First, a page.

Will My Ex Get Military Divorce Entitlements? | Bineham & Gillen
 

military divorceWill My Ex Get Military Divorce Entitlements?

February 1, 2018by Bineham & Gillen Law0
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When it comes to military divorce entitlementsthere is a lot of misinformation out there. For example, you could be married to somebody for only months and still owe entitlements. There are so many things to consider before filing your papers; here are a few common questions to consider during your military divorce.

Location

If you’re stationed in Texas, you may be able to file for a divorce in Texas even if your home of record is another state.  In Texas, if you or your spouse is on active duty, you can file in the county where you have resided for the last 90 days, provided you have been stationed at one or more military installations in Texas for at least 6 months (even if you were not previously a resident of Texas).  If you or your spouse are in the military and you meet the requirements to file, you may want to consider filing in Texas for a divorce for numerous reasons. Because divorce laws vary from state to state, where you file can make a major difference in how entitlements are decided; Texas is a community property state.

No-Fault Divorce State

Many states require fault for a divorce to be granted; however, in Texas we allow parties to divorce for any reason.  As a result, Texas is a no-fault divorce state.  Again, divorce laws vary from state to state and some states require parties to be separated for a prolonged period of time before the divorce can be finalized.  However, in Texas, a divorce can be completed in a minimum of 60 days in most cases.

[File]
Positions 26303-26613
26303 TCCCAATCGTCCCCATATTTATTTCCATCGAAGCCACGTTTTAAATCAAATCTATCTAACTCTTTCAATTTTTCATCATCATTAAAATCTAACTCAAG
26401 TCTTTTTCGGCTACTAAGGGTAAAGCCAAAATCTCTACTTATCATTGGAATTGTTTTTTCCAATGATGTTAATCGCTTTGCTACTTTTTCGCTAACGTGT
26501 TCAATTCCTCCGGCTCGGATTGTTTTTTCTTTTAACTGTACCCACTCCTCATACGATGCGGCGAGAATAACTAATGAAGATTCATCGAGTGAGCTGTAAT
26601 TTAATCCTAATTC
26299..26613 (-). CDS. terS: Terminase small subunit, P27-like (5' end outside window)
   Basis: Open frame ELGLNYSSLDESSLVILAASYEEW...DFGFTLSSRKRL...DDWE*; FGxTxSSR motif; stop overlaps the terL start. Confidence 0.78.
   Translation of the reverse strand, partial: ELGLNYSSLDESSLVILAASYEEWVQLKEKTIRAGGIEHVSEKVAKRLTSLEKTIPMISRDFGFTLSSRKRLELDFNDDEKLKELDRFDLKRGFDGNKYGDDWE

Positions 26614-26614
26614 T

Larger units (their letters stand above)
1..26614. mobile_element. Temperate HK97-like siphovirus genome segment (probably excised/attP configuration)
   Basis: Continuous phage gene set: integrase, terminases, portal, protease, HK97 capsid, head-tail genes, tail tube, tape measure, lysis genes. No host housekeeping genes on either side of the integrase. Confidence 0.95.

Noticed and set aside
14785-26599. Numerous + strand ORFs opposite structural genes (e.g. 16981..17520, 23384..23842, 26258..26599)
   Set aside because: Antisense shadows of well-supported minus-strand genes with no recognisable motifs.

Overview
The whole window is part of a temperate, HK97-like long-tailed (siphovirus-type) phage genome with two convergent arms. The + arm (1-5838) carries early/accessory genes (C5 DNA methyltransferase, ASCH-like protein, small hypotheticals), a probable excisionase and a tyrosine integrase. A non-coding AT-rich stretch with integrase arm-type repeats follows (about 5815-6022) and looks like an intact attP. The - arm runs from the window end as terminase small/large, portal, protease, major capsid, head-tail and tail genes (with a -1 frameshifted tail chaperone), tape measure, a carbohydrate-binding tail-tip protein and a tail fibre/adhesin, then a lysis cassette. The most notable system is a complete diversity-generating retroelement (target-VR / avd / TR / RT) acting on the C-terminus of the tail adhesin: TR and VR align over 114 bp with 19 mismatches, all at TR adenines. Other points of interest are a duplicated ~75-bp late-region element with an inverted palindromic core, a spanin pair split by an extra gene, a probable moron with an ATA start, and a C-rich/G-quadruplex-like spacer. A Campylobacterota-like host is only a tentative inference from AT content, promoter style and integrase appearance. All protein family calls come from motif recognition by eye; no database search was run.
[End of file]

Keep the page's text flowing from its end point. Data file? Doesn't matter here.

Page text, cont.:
DFAS Payments

Retirement payments will be administered by the Defense Finance and Accounting Service (DFAS) if certain requirements are met. For the non-military ex-spouse to receive retirement funds through DFAS, the parties must have been married 10 years overlapping with 10 years of service. Also known as the “10/10 rule”, the military spouse must have been in the military for at least 10 years during the marriage. However, even if your non-military ex-spouse doesn’t meet the time criteria to receive funds through DFAS, the former military spouse is responsible for ensuring that retirement funds are distributed as per the divorce decree to the non-military ex-spouse.   

Conclusion

This is just the tip of the iceberg of things you’ll need to consider as you undergo a military divorce, and you need a skilled military divorce lawyer that will get the job done right. If you have any questions about your specific situation, feel free to reach out to Bineham & Gillen PLLC today. We aim for same-day consultations free of charge and offer financing and payment plans.

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